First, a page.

Photo: Julia Stryj
“This is intimate” says John Lydon as he looks over the sell out crowd in the small venue on Victoria Street. Then launching into the start of two hours of intensive post-punk heavy duty noise. Lydon warbles through the first three songs of his mammoth set (no support band), a pause for breath, a drink of wine and then ‘This is not a Love Song’. But of course it is a love song. Lydon is where he wants to be. All those daft butter adverts, all that ridiculous cavorting in the jungle with Ant and Dec was to allow him to finance and resurrect the band he formed after the disintegration of the Pistols in 1978.
The last time I saw PiL play in Edinburgh it was a different affair. The Playhouse and fancy suits were the order of the day on the Album tour in 1986, an unbelievable 30 years ago. But here was Lydon dressed in clothes darker than a Scotsman’s heart watching the euros, up close and personal in a small venue giving it to us.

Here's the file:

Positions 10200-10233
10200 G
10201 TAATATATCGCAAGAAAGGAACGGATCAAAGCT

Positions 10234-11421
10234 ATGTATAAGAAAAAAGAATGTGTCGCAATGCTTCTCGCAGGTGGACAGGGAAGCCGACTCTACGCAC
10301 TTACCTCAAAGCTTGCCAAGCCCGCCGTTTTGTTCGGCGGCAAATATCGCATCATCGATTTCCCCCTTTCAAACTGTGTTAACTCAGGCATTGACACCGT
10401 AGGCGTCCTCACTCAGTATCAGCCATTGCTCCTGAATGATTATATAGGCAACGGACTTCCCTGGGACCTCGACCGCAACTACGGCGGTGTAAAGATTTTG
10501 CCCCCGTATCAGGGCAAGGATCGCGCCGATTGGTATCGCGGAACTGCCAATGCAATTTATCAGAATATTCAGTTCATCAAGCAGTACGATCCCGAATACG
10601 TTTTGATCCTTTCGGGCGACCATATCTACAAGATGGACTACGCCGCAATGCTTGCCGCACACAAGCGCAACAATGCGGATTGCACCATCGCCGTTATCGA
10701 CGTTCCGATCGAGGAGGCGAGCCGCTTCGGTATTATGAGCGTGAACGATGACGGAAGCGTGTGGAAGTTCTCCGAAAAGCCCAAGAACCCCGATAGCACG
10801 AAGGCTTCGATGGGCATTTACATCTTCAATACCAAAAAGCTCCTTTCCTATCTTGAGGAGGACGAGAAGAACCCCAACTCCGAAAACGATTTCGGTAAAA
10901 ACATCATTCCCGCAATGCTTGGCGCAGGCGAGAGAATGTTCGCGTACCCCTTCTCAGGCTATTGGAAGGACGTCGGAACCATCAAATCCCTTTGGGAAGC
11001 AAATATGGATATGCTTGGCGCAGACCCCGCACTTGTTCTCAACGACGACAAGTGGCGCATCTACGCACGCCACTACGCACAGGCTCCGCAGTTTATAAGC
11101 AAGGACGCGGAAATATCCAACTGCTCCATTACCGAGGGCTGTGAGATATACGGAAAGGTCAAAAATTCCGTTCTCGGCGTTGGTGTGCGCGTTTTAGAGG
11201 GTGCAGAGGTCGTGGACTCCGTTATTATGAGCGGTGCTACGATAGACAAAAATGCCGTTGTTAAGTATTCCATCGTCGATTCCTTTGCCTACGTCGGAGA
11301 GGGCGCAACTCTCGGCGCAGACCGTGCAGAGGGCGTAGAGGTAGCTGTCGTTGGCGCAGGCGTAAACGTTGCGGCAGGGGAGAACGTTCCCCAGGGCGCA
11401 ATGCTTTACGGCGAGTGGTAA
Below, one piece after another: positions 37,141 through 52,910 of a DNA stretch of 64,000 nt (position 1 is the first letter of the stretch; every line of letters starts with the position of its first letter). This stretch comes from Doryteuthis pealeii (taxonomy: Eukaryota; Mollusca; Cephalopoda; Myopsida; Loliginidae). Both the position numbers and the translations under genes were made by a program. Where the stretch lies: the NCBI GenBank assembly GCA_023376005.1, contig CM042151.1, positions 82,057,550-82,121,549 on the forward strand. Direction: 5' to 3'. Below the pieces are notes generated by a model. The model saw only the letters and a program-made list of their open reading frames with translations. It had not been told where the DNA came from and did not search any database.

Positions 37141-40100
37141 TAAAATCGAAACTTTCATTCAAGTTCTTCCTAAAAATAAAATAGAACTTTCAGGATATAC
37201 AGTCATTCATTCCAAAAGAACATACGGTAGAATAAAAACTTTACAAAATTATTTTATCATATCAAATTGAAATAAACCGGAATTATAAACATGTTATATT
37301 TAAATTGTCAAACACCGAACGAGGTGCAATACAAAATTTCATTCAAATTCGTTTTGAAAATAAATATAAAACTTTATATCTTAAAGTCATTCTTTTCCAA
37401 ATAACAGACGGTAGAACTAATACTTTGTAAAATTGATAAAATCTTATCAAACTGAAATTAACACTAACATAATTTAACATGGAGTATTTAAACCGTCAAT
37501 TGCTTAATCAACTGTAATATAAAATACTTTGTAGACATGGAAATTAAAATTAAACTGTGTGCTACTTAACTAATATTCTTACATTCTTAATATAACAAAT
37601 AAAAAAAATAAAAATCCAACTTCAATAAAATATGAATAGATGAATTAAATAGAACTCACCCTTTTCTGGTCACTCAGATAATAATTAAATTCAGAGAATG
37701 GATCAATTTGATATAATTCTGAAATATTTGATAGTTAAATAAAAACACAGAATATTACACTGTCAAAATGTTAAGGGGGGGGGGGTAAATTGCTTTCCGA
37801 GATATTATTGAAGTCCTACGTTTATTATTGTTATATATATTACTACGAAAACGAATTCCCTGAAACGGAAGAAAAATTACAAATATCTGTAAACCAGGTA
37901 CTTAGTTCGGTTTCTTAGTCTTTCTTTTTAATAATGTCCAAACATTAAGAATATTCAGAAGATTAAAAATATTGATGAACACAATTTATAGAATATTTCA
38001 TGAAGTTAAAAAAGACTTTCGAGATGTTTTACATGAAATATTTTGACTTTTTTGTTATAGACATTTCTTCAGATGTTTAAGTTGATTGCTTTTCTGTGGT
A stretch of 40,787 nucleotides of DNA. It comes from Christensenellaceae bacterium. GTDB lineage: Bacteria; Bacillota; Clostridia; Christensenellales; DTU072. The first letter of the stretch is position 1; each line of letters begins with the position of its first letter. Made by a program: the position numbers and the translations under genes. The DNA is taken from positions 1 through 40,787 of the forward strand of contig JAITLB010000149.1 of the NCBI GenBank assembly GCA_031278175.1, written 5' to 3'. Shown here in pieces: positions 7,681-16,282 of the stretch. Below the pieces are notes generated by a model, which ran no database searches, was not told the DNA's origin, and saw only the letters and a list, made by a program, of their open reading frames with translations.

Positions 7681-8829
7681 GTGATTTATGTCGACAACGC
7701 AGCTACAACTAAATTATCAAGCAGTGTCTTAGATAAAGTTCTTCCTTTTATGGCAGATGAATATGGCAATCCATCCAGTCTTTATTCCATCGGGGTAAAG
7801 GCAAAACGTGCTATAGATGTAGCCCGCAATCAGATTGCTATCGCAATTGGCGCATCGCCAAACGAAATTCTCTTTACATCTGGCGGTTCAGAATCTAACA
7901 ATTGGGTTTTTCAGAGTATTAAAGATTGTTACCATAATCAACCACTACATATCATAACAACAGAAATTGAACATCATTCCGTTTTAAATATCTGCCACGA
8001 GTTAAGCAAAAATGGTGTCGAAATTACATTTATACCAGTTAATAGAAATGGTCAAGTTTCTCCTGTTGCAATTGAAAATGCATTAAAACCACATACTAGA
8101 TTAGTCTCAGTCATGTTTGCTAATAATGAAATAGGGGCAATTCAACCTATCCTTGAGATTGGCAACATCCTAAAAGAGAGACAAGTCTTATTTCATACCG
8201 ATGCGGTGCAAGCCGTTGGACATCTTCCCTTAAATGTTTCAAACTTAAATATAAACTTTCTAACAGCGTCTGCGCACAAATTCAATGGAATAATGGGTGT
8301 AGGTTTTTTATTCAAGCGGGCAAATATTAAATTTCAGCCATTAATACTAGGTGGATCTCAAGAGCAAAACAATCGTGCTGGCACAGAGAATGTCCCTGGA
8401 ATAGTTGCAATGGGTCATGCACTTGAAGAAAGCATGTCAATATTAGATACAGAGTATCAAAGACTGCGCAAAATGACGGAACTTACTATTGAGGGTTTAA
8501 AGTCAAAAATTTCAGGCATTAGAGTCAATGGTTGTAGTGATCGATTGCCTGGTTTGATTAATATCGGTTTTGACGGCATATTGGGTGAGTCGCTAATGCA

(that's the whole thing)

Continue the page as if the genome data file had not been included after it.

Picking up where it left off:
Having released a 10th studio album last year - What The World Needs Now, the set was a mixture of old and new with ‘Now Know’ and ‘Corporate’ sitting along side tracks from that most Marmite of PiL releases Metal Box. Lydon’s charisma oozes from the stage and while the crowd lap up the old favourites at times its hard going. A brutal and bruising rendition of ‘Religion’ sees Lydon chanting “turn up the bass” a wall of noise causes speaker cabinets to wobble and ear drums to vibrate. The audience is still recovering when we treated to the seminal ‘Rise’. It may be 30 years old but it still resonates here. Anger is an energy - you betcha.
After one encore, two hours of intensity from everybody’s favourite anti-hero, disconcerting guitar chords and thunderous bass, the lights come back on and it takes ages to squeeze out of the venue. It has been intimate.